What if, listen to me, we stopped ruining games with crappy loot

I play video games for many reasons: to flood my brain with dopamine from intense action, to hang out with my friends on Discord, to explore imaginary worlds I would never have thought of on my own. I don’t play video games to spend hours digging through garbage. If I wanted to shove my hands into piles of rotting garbage to find something of value, I’d go to a landfill and lose my mind in pure ecstasy. But – and I don’t think it’s particularly fashionable – garbage collection it sucks, Actually. I do not want to do it. So why do so many video games consider me some kind of trash-loving little freak?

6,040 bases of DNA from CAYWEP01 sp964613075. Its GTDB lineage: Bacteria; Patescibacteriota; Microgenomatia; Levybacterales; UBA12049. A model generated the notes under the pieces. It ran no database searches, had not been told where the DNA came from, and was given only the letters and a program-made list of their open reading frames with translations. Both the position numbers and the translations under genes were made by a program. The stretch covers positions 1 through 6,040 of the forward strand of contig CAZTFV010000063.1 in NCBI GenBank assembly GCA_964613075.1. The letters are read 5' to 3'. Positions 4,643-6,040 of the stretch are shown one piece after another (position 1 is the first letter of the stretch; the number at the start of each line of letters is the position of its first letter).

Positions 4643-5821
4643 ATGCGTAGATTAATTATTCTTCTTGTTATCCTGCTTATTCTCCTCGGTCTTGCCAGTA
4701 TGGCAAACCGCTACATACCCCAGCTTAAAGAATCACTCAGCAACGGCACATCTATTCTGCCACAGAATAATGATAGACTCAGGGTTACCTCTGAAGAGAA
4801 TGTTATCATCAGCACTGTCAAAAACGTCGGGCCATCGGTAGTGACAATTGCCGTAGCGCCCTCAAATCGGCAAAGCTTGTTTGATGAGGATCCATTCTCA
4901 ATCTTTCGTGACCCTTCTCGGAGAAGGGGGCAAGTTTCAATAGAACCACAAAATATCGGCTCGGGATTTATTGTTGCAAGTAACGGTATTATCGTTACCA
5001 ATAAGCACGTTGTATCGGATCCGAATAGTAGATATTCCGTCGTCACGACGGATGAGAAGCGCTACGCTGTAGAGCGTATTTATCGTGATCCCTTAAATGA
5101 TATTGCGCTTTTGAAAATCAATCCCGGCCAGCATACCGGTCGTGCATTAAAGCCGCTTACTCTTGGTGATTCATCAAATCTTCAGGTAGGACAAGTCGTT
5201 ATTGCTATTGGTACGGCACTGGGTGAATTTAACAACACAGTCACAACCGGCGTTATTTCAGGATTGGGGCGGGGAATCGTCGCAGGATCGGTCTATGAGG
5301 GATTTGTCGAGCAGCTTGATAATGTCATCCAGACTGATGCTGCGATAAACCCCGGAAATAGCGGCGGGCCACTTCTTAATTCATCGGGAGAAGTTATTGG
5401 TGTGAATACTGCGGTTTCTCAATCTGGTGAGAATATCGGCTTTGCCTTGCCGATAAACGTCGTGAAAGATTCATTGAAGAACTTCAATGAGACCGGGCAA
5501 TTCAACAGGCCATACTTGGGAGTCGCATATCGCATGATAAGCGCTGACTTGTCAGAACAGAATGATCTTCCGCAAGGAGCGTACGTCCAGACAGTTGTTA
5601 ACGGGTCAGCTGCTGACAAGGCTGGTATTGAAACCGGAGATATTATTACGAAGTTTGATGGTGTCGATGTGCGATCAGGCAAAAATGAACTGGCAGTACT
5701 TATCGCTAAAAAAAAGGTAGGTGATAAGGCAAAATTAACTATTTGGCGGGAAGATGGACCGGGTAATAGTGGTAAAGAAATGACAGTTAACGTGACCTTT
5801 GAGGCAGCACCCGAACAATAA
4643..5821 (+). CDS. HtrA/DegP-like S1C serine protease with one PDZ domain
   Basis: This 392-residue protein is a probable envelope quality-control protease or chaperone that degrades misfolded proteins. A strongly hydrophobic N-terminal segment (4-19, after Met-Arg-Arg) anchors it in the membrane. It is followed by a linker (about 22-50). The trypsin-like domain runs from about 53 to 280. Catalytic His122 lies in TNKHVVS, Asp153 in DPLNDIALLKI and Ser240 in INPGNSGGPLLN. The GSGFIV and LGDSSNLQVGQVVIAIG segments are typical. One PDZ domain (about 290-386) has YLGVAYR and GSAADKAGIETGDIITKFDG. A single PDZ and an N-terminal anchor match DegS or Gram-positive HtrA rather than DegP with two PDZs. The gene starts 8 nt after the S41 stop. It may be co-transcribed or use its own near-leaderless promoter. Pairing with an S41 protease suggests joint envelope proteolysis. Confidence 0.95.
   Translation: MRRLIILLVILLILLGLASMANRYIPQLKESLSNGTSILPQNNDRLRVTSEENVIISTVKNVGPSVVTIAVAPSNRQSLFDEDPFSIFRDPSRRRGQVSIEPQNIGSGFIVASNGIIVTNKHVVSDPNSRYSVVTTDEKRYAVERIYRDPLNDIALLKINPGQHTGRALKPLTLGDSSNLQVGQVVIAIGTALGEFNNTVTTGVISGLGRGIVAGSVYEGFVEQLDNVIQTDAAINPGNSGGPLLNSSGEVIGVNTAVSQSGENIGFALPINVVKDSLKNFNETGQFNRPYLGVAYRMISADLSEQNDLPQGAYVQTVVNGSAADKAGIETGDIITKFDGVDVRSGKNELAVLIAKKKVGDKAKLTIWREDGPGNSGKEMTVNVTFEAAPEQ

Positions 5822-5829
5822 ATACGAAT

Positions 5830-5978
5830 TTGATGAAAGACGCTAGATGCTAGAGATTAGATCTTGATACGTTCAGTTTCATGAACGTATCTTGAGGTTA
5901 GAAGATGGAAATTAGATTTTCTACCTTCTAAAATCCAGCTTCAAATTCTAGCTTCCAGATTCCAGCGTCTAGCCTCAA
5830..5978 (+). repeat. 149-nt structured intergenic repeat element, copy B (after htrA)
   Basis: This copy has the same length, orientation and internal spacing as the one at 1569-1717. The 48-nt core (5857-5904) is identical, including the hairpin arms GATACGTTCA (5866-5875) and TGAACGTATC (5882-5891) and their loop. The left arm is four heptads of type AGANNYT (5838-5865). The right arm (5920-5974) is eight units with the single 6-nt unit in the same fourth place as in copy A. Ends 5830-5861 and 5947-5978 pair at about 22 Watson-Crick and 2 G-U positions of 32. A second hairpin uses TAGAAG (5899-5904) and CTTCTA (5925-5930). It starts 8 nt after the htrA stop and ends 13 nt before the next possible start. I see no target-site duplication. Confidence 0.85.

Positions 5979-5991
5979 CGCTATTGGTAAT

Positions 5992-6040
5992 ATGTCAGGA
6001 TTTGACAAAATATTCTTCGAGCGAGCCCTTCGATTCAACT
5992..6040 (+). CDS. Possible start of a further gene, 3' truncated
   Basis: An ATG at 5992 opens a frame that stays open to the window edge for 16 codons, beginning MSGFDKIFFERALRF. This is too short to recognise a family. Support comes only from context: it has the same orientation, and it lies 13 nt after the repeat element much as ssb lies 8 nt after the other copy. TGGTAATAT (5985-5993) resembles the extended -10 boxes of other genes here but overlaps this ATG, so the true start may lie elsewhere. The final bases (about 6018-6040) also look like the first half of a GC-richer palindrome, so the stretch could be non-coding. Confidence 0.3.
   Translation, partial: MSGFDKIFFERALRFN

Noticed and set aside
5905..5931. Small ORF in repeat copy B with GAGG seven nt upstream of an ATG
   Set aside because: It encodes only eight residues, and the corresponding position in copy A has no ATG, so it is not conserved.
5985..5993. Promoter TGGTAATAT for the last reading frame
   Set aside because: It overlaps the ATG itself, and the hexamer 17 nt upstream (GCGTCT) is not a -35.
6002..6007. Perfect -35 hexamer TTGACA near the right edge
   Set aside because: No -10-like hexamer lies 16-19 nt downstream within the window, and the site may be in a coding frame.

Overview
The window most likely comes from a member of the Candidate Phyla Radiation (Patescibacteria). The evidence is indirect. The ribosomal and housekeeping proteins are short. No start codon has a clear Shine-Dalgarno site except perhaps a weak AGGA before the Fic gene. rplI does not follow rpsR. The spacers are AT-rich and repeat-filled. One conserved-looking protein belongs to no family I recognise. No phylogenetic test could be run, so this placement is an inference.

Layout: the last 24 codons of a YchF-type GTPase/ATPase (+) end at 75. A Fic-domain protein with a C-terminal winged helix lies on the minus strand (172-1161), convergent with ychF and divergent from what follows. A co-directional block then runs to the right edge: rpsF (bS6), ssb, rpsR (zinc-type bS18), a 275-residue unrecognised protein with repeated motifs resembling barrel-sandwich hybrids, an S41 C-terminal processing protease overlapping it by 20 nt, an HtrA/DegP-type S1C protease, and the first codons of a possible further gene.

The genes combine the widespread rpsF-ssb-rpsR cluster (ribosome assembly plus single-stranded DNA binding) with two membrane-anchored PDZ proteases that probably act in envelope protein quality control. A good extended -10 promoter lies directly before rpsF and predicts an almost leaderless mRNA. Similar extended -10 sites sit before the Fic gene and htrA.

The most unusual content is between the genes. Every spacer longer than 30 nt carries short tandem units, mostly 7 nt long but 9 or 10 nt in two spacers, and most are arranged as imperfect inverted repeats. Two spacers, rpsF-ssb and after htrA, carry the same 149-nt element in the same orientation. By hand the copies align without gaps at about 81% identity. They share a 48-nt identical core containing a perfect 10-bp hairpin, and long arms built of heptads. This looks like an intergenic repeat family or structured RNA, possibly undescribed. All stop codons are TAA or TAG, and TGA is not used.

The loot is now the pink ooze of the game mechanics: some kind of filler you inject between the meat

There was a time, not too long ago, when I felt I could safely identify a “loot game” from a distance. If not quite a genre, loot games have tended to be a subset of role-playing games that use the constant feeding of new gear as bait and a key element of combat. Diablo gave us color-coded loot, and a few years later it became a hallmark of MMOs like World of Warcraft. It’s an obvious connection: MMOs want players to stick with the game for hundreds or thousands of hours anyway, so why not give them a steady stream of prizes to sell, with the occasional thrill of dropping some really great items?

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